Crown lengthening


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Ok, I was looking for advice on a crown that fell out. I was told I need a crown lengthening. I waited 6 or so years to have 2 crowns done last year that had fallen out after around 7 years function. The dentist who had put them in seemed to think that was a good life span for crowns.

I am thinking there are competence levels with dentists as a fellow worker who had the same dentist last year complained about the crowns he had put in fall out and he had to go back to her. She was very nice though.

I am in SW Ct, am looking for an affordable option. As I have insurance that covers post and crown but not periodontal, are there dentists who have associates in their shop that does lengthening at a discount to make money on the post and crown?
 
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MattKW

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Crown lengthening has disadvantages. I would be wondering about why crowns fell out after only 7 years. Get copies of your records and go get a second opinion. Or post Xrays etc up here for comment.
 
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Thanks for the advice; I went back to Newfield that did the work last year and then Shel that had done the work previously; I went to the dental school up in Farmington 5 or so years ago that insisted on doing all the cavities first, then told me I would need an implant into the jaw which I can't afford. The lengthening was mentioned by a couple dentists as an option, but one in Bridgeport said that an implant would be necessary at $3500! Can't afford so won't get that done. I would go to Breiner in Trumbull who is the best I have been to but he doesn't take my insurance.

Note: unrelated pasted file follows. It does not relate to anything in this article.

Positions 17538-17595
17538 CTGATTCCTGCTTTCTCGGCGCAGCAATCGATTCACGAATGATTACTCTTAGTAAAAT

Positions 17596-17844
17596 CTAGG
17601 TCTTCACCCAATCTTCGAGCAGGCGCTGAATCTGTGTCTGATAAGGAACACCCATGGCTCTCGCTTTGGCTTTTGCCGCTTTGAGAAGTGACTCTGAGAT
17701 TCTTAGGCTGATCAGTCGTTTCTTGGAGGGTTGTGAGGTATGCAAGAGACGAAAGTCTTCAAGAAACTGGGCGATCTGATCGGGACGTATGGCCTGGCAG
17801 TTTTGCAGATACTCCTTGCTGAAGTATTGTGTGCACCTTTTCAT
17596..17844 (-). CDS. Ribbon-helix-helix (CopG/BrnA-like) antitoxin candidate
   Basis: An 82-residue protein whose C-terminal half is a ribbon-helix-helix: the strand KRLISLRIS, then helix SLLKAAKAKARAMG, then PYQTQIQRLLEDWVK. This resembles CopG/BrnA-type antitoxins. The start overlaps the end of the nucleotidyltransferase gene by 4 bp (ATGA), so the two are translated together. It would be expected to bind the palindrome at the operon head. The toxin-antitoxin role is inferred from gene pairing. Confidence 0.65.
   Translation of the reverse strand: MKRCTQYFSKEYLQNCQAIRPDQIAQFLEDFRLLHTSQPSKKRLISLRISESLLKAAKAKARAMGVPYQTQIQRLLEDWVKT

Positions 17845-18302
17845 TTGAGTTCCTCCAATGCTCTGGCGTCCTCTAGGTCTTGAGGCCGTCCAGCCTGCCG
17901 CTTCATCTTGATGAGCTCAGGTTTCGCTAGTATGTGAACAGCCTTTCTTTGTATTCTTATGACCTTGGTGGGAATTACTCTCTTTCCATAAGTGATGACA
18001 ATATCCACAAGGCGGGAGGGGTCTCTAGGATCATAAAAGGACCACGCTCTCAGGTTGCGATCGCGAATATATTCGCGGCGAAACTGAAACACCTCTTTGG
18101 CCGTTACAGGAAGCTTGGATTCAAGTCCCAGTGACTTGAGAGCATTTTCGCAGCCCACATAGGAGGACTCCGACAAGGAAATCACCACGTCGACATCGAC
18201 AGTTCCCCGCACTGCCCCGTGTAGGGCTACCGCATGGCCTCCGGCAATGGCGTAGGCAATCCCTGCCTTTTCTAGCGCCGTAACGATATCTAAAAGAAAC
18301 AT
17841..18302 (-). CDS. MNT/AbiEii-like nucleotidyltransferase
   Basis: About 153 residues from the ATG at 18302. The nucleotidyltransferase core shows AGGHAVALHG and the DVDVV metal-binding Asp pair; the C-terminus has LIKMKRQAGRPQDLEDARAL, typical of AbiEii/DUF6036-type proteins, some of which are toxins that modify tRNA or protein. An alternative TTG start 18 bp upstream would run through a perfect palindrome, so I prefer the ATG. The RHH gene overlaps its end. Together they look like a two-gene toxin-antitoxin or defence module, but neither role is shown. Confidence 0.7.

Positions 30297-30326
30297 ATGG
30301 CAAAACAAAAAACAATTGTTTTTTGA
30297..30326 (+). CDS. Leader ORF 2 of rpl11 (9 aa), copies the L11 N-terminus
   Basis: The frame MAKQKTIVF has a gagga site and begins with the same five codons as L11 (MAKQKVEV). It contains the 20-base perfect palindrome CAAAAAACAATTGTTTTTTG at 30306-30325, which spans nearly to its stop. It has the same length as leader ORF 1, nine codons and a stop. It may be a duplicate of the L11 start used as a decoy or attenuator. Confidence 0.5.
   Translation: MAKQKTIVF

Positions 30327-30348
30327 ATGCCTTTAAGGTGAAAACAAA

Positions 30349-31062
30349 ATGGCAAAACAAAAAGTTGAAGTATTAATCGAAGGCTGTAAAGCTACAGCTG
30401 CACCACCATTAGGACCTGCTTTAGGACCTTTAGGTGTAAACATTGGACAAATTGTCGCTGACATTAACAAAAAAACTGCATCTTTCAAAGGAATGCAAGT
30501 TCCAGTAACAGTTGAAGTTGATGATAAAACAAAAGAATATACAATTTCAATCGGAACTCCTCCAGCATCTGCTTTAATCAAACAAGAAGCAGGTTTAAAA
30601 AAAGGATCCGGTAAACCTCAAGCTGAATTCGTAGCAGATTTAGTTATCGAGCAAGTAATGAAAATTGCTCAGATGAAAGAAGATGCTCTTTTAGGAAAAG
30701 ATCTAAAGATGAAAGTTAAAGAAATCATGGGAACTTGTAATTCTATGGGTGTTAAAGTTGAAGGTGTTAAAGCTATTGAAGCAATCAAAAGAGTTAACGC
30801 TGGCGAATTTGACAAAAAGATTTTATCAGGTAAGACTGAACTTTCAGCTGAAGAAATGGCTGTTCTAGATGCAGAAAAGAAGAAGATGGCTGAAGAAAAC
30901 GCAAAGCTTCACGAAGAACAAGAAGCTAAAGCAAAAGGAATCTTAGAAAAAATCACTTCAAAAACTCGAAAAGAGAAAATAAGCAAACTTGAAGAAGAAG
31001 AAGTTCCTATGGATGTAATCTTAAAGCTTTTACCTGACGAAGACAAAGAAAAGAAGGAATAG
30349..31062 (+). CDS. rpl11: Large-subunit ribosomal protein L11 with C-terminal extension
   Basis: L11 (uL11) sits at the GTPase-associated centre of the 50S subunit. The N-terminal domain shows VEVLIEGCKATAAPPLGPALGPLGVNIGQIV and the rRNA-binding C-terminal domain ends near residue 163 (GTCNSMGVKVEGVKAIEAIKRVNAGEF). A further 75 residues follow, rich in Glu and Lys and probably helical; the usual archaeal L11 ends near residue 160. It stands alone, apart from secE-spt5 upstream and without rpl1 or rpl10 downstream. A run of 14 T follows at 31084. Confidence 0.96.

honestdoc

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Like Dr. MattKW mentioned, try to obtain a digital x-ray from the dentist and post it here. As you experienced, different dentists will give you different opinions...some more motivated by profit/production. Most of my patients cannot afford crowns, surgeries, implants, etc and hopefully I can give you options as I would give my patients.
 
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I went to three places, here is one of the xrays; they all seem to want to do full panels but this should be enough.
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MattKW

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Those sort of small lower incisors with root canal therapies are very prone to fracture. So I think 7 years for that sort of tooth is reasonable. Those type of screw-in posts are risky as the roots can fracture more easily. There's no good answer here
  1. Crown lengthening is only going to make the situation worse because you will take away some supporting bone of teeth that already have short and thin roots.
  2. Your best chance is to do cast parallel-sided posts with gold cores (all one piece). You have pre-made posts with pre-made "cores" that are for desperate situations - I wouldn't use them. Even with cast-post-and-cores I would be worried about the longevity of those teeth, and unless you have money to burn I would probably not advise it.
  3. A simpler idea is to just put in pre-made posts and build up with composite for cheapest alternative. At least when they fail you won't have spent as much as proper crowns.
  4. Or extract the teeth and put in a denture. A bridge is another possibility but carries its own set of risks - careful assessment would be required.
  5. Implants would be the only way to get some sort of guaranteed long term stability and strength.
  6. BTW, how old are you, and do you have all your back teeth?
 
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I'm 59, in good health, health food mineral rich diet.

Back teeth are OK.

For economic reasons implants are not affordable, $3500 was quoted. I have insurance that covers posts, crowns, fillings, etc.. So an option is just re-doing the crown where it was, only better by a better dentist this time? Frankly I would go to Dr. Breiner if I could afford him, he is the best I've seen in the area.
 

honestdoc